I played in the Southwest Virginia Open last weekend. It had moved both north and east from the last time I had played this event. This year it was in Salem, VA, outside of Roanoke. I was the highest rated player, but had a very unusual first round pairing: Black against the number two seed Russell Potter. Potter had gotten beat in the Friday night round by the other participant from the Knoxville Chess Club, 10-year-old Patrick Tae, and re-entered. Strangely, I was the only player in the open section that entered on the two-day schedule. If they hadn’t have had a re-entry policy, then I would have gotten a bye! There was one other re-entry, who got the bye, so Potter and I had a showdown in the very first round. We reached a position I was quite familiar with after 13...a5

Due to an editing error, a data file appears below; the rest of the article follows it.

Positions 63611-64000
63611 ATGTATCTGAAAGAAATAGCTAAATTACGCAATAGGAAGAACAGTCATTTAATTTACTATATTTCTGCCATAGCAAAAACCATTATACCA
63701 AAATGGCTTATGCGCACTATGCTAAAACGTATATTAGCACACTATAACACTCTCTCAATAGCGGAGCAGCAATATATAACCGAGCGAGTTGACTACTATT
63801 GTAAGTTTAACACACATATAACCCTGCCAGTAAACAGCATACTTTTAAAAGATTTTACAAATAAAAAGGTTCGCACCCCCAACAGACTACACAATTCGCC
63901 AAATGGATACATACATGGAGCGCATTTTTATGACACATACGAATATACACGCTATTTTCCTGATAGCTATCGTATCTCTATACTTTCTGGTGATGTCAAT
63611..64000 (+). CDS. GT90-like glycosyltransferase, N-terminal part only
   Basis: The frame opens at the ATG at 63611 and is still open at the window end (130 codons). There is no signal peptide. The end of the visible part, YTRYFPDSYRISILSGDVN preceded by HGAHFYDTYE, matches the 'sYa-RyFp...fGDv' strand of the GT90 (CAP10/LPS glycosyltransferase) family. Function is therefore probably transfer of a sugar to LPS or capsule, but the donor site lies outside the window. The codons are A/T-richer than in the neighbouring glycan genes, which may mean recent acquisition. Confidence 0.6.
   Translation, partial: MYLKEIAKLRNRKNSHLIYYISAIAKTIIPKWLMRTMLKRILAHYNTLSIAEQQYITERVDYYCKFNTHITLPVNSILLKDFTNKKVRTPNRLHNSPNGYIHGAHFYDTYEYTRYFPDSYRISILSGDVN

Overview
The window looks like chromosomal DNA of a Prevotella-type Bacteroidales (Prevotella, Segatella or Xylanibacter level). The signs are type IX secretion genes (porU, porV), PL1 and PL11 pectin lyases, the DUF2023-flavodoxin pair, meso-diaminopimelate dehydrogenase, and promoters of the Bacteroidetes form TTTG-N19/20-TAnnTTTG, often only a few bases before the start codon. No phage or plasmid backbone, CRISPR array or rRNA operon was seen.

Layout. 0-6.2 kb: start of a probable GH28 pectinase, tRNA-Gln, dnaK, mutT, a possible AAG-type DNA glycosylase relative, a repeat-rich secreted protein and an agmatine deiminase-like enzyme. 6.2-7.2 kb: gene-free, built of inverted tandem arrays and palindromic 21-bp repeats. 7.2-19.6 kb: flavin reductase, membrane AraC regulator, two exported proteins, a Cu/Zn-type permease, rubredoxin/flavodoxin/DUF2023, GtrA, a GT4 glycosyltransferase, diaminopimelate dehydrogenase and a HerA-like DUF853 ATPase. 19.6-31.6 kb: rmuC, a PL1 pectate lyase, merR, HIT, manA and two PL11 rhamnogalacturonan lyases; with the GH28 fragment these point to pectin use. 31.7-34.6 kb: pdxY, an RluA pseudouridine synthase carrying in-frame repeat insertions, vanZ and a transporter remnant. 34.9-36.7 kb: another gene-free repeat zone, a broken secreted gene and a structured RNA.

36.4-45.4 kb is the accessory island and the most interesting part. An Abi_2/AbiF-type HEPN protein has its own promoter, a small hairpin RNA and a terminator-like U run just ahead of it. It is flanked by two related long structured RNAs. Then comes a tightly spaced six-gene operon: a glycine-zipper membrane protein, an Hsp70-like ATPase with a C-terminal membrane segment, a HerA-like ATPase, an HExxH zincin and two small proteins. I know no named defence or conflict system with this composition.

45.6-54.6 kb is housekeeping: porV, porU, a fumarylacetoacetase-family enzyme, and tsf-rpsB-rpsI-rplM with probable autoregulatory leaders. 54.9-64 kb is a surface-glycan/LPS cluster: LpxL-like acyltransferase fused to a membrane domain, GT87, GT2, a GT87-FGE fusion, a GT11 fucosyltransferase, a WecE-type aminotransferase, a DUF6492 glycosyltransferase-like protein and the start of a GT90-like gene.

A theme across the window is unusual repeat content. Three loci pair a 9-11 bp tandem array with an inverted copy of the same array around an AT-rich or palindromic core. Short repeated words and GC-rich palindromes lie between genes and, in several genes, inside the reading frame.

I had this exact position in the Chicago Open against GM Ibragimov. I also had this position with the extra move b7-b6 against David Burris in the 2000 Knoxville City Championship. (Burris' bishop reached c2 via e2 and d1 whereas Potter and Ibragimov used a different move order to get there in two moves via d3.) 14. g4 As I commented in the Burris game, I really don't like this move because the White knights have difficulties participating in the attack. This game supported that comment, although White might still search for improvements. Instead, Ibragimov played 14. Bh6, while Burris (on what was move 15 in that game) tried h3 14... fxg4 15. fxg4 Bxg4 16. Rhg1 Bf5 17. Bxf5 Rxf5 18. Bh6 perhaps White should try 18. Be3 trying to secure e4 for his knight. 18... Kh8 19. Bxg7+ 19. Be3 is again possible, but it is certainly better for Black to have his king on h8. 19... Nxg7 20. Qh6 Qf7 Now it is fairly clear that White does not have sufficient compensation for his pawn and I converted the extra pawn for my first decisive result against Potter after 4 earlier draws.